6. Obtain, use No. 1 management tool
It’s time to do an itemized check of your professional tool belt.
Education (regular classroom or Street Smart U.)? Check.
Experience? Check (Or soon will have, or working on it).
Strong work ethic? Check.
Ability to work well with others? Check.
Ready acceptance of any task, and ability to deliver satisfactory results on time and under budget? Check (When circumstances allow).
So, what’s the problem? Why does your personal corporate vehicle seem stalled,or your fast-track career slowed down, like a tractor-trailer rig straining up a mountain highway? Are your beliefs realistic about where you are and where you should be? If you are young, eager, and impatient, probably not. If you are older, and have started questioning your abilities and blaming others for your status, another glance at the mirror will show you the problem.
Have you done everything you can do to get where you want to go in the time you wanted it to take to get there?
What do you think is the No. 1 tool that every great manager has at the ready at all times?
A great education and a high GPA? Can’t hurt, but in some cases your supervisor may have made it on a high school diploma.
Superb work ethic? Good, but that’s a given for up-and-comers.
Willing to do whatever it takes to get the job done? Okay, but see “Superb work ethic.”
Profit-oriented? A good tool to have in the belt, but it’s a Catch-22. You can’t get what you don’t have without having the wherewithal to get it. How do you get the experience you need to be profit-oriented without getting the experience?
Good communication skills? Absolutely essential, but not the main driver.
Brown-nosing without getting your proboscis dirty? Oh, shut up!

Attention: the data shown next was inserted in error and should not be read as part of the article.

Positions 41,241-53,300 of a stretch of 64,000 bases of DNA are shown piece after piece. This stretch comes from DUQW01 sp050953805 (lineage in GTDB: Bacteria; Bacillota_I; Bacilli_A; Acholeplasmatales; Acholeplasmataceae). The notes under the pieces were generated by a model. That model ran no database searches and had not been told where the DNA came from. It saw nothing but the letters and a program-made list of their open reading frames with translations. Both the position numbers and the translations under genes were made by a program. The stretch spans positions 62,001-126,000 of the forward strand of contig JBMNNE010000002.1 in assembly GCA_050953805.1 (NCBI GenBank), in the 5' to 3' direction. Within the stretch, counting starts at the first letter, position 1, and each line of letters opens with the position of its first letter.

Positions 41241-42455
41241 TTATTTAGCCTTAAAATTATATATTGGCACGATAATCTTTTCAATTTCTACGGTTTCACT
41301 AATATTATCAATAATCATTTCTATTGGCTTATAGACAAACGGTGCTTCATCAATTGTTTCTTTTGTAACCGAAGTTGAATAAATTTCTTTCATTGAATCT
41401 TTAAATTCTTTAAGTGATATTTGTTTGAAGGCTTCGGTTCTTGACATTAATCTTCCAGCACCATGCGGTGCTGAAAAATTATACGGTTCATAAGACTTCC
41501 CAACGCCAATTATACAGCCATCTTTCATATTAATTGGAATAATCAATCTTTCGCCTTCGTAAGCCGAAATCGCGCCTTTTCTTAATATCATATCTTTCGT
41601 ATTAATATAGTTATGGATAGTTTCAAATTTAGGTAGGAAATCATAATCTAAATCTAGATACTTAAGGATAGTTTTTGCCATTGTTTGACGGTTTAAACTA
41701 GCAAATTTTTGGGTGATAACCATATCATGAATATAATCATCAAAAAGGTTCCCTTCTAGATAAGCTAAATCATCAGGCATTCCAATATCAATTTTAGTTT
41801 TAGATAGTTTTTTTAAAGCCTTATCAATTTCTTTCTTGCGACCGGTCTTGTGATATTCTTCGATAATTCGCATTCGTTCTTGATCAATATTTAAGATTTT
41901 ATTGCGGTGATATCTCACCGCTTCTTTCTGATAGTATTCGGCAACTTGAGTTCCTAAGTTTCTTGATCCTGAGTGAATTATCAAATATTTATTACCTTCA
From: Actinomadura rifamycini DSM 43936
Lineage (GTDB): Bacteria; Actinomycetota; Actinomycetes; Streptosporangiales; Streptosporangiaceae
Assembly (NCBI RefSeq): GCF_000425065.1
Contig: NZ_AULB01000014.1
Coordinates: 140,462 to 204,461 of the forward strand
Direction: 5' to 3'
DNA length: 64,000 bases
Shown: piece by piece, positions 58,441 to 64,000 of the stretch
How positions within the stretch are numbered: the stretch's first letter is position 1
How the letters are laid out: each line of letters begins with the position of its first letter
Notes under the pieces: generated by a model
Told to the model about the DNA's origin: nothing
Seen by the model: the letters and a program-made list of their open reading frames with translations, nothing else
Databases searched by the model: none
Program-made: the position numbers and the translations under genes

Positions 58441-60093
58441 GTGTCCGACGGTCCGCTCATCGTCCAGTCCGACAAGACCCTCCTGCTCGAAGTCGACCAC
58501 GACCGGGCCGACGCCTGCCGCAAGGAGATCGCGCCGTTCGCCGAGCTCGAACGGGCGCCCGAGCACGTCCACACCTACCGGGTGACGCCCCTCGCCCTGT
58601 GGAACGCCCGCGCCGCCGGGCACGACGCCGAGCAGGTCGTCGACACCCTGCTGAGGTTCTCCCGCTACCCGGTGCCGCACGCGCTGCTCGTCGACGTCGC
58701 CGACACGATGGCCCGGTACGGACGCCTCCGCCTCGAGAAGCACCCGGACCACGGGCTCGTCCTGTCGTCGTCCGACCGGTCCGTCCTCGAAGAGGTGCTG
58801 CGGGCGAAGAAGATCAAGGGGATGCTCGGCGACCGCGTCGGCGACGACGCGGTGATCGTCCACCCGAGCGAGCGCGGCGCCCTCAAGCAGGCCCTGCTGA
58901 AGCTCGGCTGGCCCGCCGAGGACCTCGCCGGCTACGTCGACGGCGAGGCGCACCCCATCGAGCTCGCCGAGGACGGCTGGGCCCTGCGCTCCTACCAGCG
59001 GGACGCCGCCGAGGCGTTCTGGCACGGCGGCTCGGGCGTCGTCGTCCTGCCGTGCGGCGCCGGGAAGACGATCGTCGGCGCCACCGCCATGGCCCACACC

Well, what about time management?
One of the hardest things for managers to learn, and to learn to use to maximize efficiency and productivity is time management.
Let’s accept that there’s not enough time to do all the tasks assigned to you. On top of that, you get seventy to eighty e-mails a day, each requiring time and many demanding even more time. If you don’t take the time to read and answer them, then you’re a jerk, a slacker, a goldbrick, a drone waiting around for retirement, or have a colossal don’t-give-a-damn attitude. If you are a high-level manager and don’t make the time to answer e-mail queries, you are a snobbish jerque. So you lose time to e-mails.
But think: Your e-mail volume is just a percentage of what your boss gets, and his or hers is just a percentage of what the next level of management gets, and so on. If you are swamped with e-mails, that does not bode well for those higher up the corporate ladder.
Still, some great managers make it a conscientious practice to answer every single e-mail from every single employee, every dealer, and every customer or potential customer.
Aspiring managers – those who want to lead rather than perpetually follow – must quickly learn what those great managers know, whether dealing with piles of tasks or e-mails: the not-so-subtle art of time management.
Learn the two “izes”: Itemize and prioritize. Make a list of projects and tasks, prioritize them according to relative importance, and cross-index them to take into account deadlines and available resources. The items you can do quickly, or for which you can do your assigned part and pass on down the line, should be at the top of the list.
And be sure to answer those e-mails.
Here’s why: A president and CEO of a large technology company admits that answering e-mails takes a huge bite out of his workday. But he knows if he wants to be a leader, he has to make time – in a word, prioritize his acknowledgment of the concerns of others – to show people how important he thinks they are.
What could be more important to a leader?
Learn and adhere to the principles of time management in your life and work, and you will control your destiny.
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